Chris Christie’s keynote address to highlight New Jersey accomplishments
Few people know exactly what Gov. Chris Christie is going to say when he delivers the keynote address tonight at the Republican National Convention, but one thing seems certain: the governor will be talking up the Garden State.
Although he won’t be uttering the phrase "Jersey comeback," Christie is expected to highlight what he considers some of the accomplishments made in New Jersey since he’s been in charge.
So, while PolitiFact New Jersey waits for the governor’s primetime speech, we’re revisiting some fact-checks dealing with three subjects touted by Christie in the past.
Check back here later for our fact-checks of Christie’s keynote address.
Whenever the governor discusses the state’s progress, Christie usually points to the job growth since he took office in 2010.
Last month, Christie received a True for claiming, "We created as many jobs in the first six months of this year as we did in all of 2011 and 2011 was the best single year for private-sector job growth since the year 2000."
For that fact-check, we strictly examined whether the numbers were correct, not whether Christie's policies deserve credit for them.
At the time Christie made that statement, the state had gained a total of 39,600 jobs in 2012, surpassing the 31,100 jobs gained in all of 2011. Also, New Jersey added 33,400 private-sector jobs last year, marking the biggest gain since 2000.
But in two previous claims, Christie misstated how New Jersey ranks nationally for job creation.
In February, the governor claimed private-sector job growth in 2011 "places New Jersey in the top third among all of the states." In July, Christie said, "Our 12 month job increase was the sixth highest in the nation."
For both statements, Christie was correct in terms of the net increase in jobs, but not in terms of the percentage increase. He received a Half True for each claim.
The governor made a larger mistake when he claimed that New Jersey’s job growth in May 2012 represented "25 percent of all the jobs created in the country."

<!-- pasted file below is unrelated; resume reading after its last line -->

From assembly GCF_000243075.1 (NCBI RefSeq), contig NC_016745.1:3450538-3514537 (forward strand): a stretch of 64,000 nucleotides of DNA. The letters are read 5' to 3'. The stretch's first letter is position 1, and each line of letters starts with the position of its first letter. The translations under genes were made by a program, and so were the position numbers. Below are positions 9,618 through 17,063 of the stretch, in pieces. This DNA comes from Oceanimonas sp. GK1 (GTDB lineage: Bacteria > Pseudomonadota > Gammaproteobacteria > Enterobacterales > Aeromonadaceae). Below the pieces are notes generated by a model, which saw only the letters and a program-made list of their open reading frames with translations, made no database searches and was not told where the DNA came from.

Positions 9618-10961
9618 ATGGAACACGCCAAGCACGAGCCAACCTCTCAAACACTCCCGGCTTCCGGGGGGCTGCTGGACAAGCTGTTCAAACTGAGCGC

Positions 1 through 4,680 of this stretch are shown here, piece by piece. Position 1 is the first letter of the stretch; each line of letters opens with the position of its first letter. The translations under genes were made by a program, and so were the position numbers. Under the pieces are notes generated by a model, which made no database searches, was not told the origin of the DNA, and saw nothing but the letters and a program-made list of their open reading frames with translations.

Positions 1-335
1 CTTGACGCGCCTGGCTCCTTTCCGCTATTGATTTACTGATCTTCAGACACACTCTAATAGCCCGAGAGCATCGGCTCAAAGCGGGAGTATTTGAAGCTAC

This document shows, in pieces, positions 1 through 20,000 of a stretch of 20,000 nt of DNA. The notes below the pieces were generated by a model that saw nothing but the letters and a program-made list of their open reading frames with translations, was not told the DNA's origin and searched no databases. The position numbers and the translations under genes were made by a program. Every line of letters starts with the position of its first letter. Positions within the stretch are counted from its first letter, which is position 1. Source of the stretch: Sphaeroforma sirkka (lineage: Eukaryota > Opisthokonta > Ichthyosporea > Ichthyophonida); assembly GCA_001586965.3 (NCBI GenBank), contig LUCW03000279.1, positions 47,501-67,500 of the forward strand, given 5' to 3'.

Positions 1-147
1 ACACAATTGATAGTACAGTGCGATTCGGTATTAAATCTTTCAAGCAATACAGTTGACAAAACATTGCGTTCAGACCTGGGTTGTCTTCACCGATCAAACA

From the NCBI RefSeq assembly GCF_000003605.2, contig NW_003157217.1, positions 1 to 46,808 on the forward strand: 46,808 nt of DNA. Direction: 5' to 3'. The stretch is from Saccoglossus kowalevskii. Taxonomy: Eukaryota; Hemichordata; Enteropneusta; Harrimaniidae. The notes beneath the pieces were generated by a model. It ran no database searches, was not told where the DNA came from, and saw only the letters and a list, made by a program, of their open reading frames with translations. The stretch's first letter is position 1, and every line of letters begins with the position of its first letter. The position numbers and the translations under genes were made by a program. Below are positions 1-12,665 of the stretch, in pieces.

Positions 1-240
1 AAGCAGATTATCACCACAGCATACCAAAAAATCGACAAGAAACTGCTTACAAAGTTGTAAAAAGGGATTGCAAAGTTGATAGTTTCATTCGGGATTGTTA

State estimates for employment changes are done separately from one for the nation as a whole, making it wrong to compare the two. Christie received a False.
Another common talking point for Christie has been his record of cutting state spending.
When the governor in February unveiled his proposed budget for fiscal year 2013, he accurately claimed the budget was "still below the level of state spending when I took office." The proposed budget was $32.146 billion -- about $5 million less than the spending plan in place when Christie took office.
Christie received a True for that one, but two other claims landed the governor at False on the Truth-O-Meter.
In an interview on "Piers Morgan Tonight," Christie claimed he cut "13 billion dollars in state spending over two years."
The governor did use several measures to close a shortfall in the fiscal year 2010 budget that he inherited upon taking office. But the remaining $10.7 billion represents a theoretical figure for fiscal year 2011 -- known as the structural deficit -- not real money.
The governor didn’t cut that money. He never spent it.
For the current state budget, Christie claimed in July that he "used my line-item veto authority to veto $360 million dollars in special interest spending, so that our budget this year, in fiscal year 2013, which has just begun, is still smaller than the fiscal year 2008 and 2009 budgets signed by my predecessor, Governor Corzine."
However, Christie cut about $86 million from the fiscal year 2013 budget using line-item vetoes. Also, the budget sent to Christie by the Democrat-controlled Legislature was already smaller than the fiscal year 2008 and 2009 spending plans.
Teacher tenure reform
A significant part of Christie’s brand has been his ability to reach bipartisan deals with Democratic lawmakers.
Adding to that theme recently was him signing a bill reforming the tenure system for public school teachers. But even before the signing, Christie was praising the reform, under which he said "that if teachers get two years of partially effective or ineffective ratings they lose tenure."
But the governor was wrong to claim such ratings would automatically lead to teachers losing their tenure. The reform makes significant procedural changes, but teachers still have the right to appeal tenure charges.
Christie received a False.
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